Labour inclusion in the tourism sector in the Costa Brava

An aerial view of Lloret de Mar. Image by Lloret Turisme.

Cristina Marquès was born in Lloret de Mar 31 years ago and has been working at Lloret Turisme for 11 years. Her intellectual disability does not prevent her from carrying out her daily tasks and having certain responsibilities, such as preparing tourist material, registering correspondence and destroying sensitive documentation. Cristina tells us that she enjoys all her tasks, but Anna Maynau points out: “She feels very lazy to do inventory.” Cristina nods honestly and laughs.

Anna is Cristina’s role model. She supervises her tasks and gives her support so that she can develop her work activity with the greatest autonomy and stability. In addition, they are monitored by an educator from the ASTRID-21 Foundation, who visits them every two months.

At the Lloret Turisme offices, Cristina, a brunette with short hair and glasses, sits in an armchair and smiles at the camera. Image by Lloret Turisme.
At the Lloret Turisme offices, Cristina, a brunette with short hair and glasses, sits in an armchair and smiles at the camera. Image by Lloret Turisme.

Cristina is proactive, has a good character and enjoys interacting with her colleagues. After work, she attends English and French classes, an activity she has never stopped doing because, as she says, it allows her to “understand the foreigners who visit us.” She says that her work experience has helped her “to be more active” and to be more self-sufficient. A new project has even been born from it: Som capaços, an entity formed by people with intellectual disabilities that organises activities to give visibility to the group.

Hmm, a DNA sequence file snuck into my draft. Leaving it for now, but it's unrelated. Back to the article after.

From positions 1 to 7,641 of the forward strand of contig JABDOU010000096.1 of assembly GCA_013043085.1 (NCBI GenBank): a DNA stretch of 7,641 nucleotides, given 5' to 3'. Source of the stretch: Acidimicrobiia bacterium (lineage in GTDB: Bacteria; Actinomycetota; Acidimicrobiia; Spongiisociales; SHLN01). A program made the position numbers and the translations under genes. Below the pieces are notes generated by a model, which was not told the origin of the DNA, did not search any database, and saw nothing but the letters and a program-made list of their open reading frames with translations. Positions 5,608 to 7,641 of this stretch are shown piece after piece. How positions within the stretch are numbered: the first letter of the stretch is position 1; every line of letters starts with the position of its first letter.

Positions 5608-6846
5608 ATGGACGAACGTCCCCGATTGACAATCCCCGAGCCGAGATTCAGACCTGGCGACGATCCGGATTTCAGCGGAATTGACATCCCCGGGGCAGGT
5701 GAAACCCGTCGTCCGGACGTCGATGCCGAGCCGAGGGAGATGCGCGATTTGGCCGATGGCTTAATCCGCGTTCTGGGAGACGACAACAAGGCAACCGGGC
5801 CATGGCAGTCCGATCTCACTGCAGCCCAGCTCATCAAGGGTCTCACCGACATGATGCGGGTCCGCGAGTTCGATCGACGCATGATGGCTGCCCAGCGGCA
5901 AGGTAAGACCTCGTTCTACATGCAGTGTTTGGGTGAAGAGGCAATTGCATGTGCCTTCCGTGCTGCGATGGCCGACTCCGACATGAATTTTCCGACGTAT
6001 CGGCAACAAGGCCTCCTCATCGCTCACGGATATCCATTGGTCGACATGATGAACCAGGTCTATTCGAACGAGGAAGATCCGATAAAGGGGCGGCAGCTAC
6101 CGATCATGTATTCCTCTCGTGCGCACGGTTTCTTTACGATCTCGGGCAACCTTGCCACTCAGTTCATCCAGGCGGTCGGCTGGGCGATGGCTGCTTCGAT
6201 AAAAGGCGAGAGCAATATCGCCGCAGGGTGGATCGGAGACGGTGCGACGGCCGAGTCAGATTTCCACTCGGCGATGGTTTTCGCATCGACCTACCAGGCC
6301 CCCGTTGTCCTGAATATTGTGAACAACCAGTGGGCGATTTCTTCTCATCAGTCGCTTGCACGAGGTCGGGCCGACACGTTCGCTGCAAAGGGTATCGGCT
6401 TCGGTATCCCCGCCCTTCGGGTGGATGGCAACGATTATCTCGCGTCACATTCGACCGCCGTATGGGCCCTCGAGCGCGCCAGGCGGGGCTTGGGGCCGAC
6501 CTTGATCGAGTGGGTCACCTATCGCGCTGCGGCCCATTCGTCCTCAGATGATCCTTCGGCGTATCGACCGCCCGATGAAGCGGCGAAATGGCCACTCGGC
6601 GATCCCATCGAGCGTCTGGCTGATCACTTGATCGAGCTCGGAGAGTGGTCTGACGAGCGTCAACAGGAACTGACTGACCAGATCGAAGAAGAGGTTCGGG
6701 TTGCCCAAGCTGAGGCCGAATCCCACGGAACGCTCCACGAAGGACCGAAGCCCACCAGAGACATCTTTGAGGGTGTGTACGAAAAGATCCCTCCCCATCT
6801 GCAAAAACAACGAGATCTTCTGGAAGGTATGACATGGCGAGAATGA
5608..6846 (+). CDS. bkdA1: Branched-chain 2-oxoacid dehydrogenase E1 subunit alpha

Cristina calls for more opportunities for people like her to work and have experience in the labour market and in the tourism sector. And Anna adds that companies should “open up their mentality and break down stereotypes and prejudices,” an essential condition for exploring the richness of multi-skilled teams.

In love with Lloret de Mar and committed to raising awareness of the town, Cristina suggests a visit to the coastal path, the Maritime Museum, the beaches and the surrounding natural areas. And when we ask her what the crowning jewel is, she doesn’t hesitate for a moment: “the Santa Clotilde Gardens.”

Two blind people touch the mythical bronze mermaids in the Santa Clotilde Gardens. Image by Isabel Godoy.

Lloret Turisme is working towards an accessible and inclusive tourism. For Anna, “it’s been a great learning experience and we’re really looking forward to doing things.” For example, the Lloret Turisme website features a section dedicated to senior tourism. “We have to stop looking at disability, because we all have limitations.” That’s why, when they create activities, they try to be as inclusive as possible: “We don’t design the activity for a ‘typical’ family, we think that the couple may be in a wheelchair or that there may be a child with Asperger’s syndrome.” Anna is clear: “We have to work in a transversal way and we have to have a universal outlook.”